UK Mortgages Hit Lowest Level Since January, Bank of England Reports
The number of mortgages approved by British lenders in September reached its lowest point since January, according to data released by the Bank of England. The figures indicate a slowdown in the property market due to rising borrowing costs.
A total of 43,328 mortgages were approved in September, falling short of economists’ predictions of 45,000 approvals for home purchases. Remortgaging also saw a decline, with net approvals dropping to around 20,600, marking the lowest number since January 1999. In addition, there was a net repayment of £940 million ($1.14 billion) in mortgage debt last month, representing the lowest borrowing figure since April of this year.
The Bank of England has steadily increased interest rates from 0.1% to 5.25% between December 2021 and August 2022 in an effort to combat high inflation. This has resulted in a rise in the cost of mortgages. The central bank held interest rates steady in September and is expected to do so again this week.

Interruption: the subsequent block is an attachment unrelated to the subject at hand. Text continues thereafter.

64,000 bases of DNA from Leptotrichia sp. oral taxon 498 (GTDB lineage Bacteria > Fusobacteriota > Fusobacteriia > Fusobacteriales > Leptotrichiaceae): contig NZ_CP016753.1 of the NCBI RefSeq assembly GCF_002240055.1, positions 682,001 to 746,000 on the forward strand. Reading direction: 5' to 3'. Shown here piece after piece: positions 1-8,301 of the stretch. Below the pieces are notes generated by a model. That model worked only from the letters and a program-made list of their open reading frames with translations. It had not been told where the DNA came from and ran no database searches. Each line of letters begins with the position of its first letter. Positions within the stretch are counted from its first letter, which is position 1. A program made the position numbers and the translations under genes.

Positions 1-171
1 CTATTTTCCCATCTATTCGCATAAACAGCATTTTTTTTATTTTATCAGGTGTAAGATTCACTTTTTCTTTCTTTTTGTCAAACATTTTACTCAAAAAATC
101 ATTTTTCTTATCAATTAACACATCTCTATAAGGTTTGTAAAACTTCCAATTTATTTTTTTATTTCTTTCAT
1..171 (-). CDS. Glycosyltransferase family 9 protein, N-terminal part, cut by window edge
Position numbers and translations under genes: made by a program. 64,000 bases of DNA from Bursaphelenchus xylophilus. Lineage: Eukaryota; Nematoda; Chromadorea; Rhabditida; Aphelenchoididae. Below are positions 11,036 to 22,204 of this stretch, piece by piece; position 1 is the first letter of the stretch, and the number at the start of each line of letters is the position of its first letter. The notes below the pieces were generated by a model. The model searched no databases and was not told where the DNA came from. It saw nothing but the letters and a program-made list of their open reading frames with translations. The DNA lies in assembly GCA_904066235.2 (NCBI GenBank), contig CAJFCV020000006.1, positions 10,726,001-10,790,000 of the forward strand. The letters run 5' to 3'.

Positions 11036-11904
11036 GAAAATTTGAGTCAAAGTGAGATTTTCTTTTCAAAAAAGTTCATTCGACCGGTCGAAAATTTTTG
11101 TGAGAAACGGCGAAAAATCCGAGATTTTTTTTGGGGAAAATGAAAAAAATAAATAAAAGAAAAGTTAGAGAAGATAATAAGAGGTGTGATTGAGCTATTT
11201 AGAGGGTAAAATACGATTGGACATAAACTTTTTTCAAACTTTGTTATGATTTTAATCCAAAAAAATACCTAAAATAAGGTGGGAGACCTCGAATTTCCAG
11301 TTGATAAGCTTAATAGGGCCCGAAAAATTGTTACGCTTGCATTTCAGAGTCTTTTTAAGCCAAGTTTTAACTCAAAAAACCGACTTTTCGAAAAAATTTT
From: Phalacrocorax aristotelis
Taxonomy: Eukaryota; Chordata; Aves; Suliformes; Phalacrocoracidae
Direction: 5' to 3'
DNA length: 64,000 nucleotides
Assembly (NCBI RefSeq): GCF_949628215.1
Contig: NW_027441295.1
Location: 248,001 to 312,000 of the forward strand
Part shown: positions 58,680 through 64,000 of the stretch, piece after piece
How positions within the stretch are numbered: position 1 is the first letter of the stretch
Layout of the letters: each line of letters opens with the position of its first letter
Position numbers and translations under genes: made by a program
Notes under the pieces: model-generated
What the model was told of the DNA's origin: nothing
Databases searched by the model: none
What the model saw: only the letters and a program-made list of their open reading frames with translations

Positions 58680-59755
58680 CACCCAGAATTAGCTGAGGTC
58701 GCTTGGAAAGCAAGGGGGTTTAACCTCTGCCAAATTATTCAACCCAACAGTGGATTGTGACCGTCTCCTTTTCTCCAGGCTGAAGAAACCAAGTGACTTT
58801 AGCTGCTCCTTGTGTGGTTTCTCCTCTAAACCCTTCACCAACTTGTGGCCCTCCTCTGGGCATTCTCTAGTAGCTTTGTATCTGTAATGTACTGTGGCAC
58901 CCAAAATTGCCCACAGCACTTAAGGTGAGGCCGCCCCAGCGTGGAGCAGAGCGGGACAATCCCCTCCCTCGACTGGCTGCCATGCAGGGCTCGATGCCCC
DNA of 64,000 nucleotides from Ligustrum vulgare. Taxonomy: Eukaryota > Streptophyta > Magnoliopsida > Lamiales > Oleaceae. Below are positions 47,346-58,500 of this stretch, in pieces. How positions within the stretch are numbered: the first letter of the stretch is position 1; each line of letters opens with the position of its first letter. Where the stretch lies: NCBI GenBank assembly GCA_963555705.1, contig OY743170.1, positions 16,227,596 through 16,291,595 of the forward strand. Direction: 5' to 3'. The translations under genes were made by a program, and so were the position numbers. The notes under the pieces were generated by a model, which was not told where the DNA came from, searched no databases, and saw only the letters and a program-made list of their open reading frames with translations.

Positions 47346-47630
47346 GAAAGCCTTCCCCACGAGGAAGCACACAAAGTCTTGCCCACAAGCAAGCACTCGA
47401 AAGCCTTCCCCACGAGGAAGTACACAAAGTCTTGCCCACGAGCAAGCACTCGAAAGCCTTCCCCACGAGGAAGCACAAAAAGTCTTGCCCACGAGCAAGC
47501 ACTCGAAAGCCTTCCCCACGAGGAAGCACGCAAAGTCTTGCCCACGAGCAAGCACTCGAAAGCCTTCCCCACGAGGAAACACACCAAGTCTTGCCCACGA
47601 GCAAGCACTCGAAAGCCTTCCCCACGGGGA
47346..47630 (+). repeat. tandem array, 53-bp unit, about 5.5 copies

Concerns have been raised by some economists that the increased borrowing costs may push the UK into a recession. Ashley Webb, an economist with Capital Economics, stated, “Overall, higher rates are gradually working and this supports our view that the Bank has finished hiking interest rates. Looking ahead, our forecast that the Bank won’t cut interest rates until late next year suggests that lending will remain weak over the next few quarters.”
The Bank of England’s data also revealed a decrease in consumer borrowing, with net borrowing by consumers dropping to just under £1.4 billion in September compared to nearly £1.7 billion in August. However, the pace of growth in consumer credit over the past 12 months was its fastest since late 2018, standing at 8.0%.
These latest figures reflect the impact of higher borrowing costs on the UK property market and consumer borrowing. As the Bank of England prepares to announce its decision on interest rates this week, analysts will be closely watching for any indications of future changes that may affect the lending landscape.
More detail via Daily Mail Online here… ( Image via Daily Mail Online )